Boundary Layer and Surface Fluxes).
For the PMIP experiments, the solar constant is the AMIP-prescribed value
of 1365 W/(m2). The orbital parameters and seasonal insolation
distribution are calculated after PMIP recommendations. Both seasonal and
diurnal cycles in solar forcing are simulated.
The carbon dioxide concentration is the PMIP-prescribed value of 276 ppm
for control and 197 ppm for 21 cal. Zonally symmetric ozone concentrations
are prescribed versus latitude, pressure level and season (as for CCM1;
Bath et al, 1991).
Shortwave radiation is treated by a modified Thompson et al. (1987) scheme
in ultraviolet/visible (0.0 to 0.90 micron) and near-infrared (0.90 to
4.0 microns) spectral bands. Gaseous absorption is calculated from broadband
formulas of Ramanathan et al. (1983) , with ultraviolet/visible absorption
by ozone and near-infrared absorption by water vapor, oxygen, and carbon
dioxide treated. Reflectivities from multiple Rayleigh scattering are determined
from a polynomial fit in terms of the gaseous optical depth and the solar
zenith angle. A delta-Eddington approximation is used to calculate shortwave
albedos and transmissivities of aerosol (see Chemistry) and of cloudy portions
of each layer. Cloud optical properties depend on liquid water content
(LWC), which is predicted as a prognostic variable (see Cloud Formation).
Clouds that form in individual layers (see Cloud Formation) are assumed
to be randomly overlapped in the vertical. The effective cloud fraction
depends on solar zenith angle (cf. Henderson-Sellers and McGuffie 1990)
to allow for the three-dimensional blocking effect of clouds at low sun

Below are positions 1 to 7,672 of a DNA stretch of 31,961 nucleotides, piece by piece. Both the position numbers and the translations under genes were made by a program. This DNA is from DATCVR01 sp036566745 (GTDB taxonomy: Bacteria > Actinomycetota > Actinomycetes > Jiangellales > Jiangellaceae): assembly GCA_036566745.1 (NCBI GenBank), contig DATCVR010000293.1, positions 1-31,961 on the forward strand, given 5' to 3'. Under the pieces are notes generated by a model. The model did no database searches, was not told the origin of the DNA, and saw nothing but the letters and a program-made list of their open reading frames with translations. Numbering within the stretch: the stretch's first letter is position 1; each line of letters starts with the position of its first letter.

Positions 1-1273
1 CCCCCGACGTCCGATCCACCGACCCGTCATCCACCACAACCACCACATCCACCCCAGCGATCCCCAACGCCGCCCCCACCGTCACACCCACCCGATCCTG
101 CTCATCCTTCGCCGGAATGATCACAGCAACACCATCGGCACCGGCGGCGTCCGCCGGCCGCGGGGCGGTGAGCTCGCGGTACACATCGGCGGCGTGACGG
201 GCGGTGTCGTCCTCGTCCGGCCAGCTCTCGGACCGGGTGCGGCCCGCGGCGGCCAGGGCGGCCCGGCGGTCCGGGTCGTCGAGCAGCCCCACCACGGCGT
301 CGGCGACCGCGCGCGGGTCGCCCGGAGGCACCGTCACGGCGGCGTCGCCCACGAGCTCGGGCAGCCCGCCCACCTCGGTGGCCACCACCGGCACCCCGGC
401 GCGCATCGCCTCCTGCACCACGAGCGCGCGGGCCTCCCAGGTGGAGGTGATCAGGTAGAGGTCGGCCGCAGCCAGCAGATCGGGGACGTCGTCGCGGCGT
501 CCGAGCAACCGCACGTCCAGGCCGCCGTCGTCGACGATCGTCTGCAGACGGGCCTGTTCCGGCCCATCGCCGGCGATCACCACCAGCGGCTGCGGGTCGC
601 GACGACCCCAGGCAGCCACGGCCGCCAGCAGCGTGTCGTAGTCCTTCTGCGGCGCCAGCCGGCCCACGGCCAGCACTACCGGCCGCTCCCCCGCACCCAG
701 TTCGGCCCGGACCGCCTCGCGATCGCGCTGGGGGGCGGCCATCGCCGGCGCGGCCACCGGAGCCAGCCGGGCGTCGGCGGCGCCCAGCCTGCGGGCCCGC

Longwave radiation is calculated in 5 spectral intervals (with wavenumber
boundaries at 0.0, 5.0 x 104, 8.0 x 104, 1.0 x 105, 1.2 x 105, and 2.2
x 105 m-1). Broadband absorption and emission by water vapor
(cf. Ramanathan and Downey 1986), carbon dioxide (cf. Kiehl and Briegleb
1991), and ozone (cf. Ramanathan and Dickinson 1979) are included. In addition,
there is explicit treatment of individual greenhouse trace gases (methane,
nitrous oxide, and chlorofluorocarbon compounds CFC-11 and CFC-12: cf.
Wang et al. 1991a , b). Cloud emissivity depends on prescribed LWC (see
above). See also Cloud Formation.
Dry and moist convection as well as vertical mixing in the planetary boundary
layer (PBL) are treated by an explicit model of subgrid-scale vertical
plumes following the approach of Kreitzberg and Perkey (1976) and Anthes
(1977) , but with simplifications. A plume may originate from any layer,
and accelerate upward if buoyantly unstable; the plume radius and fractional
coverage of a grid box are prescribed as a function of height. Mixing with
the large-scale environmental air (entrainment and detrainment) is proportional
to the plume vertical velocity. From solution of the subgrid-scale plume
model for each vertical column, the implied grid-scale vertical fluxes,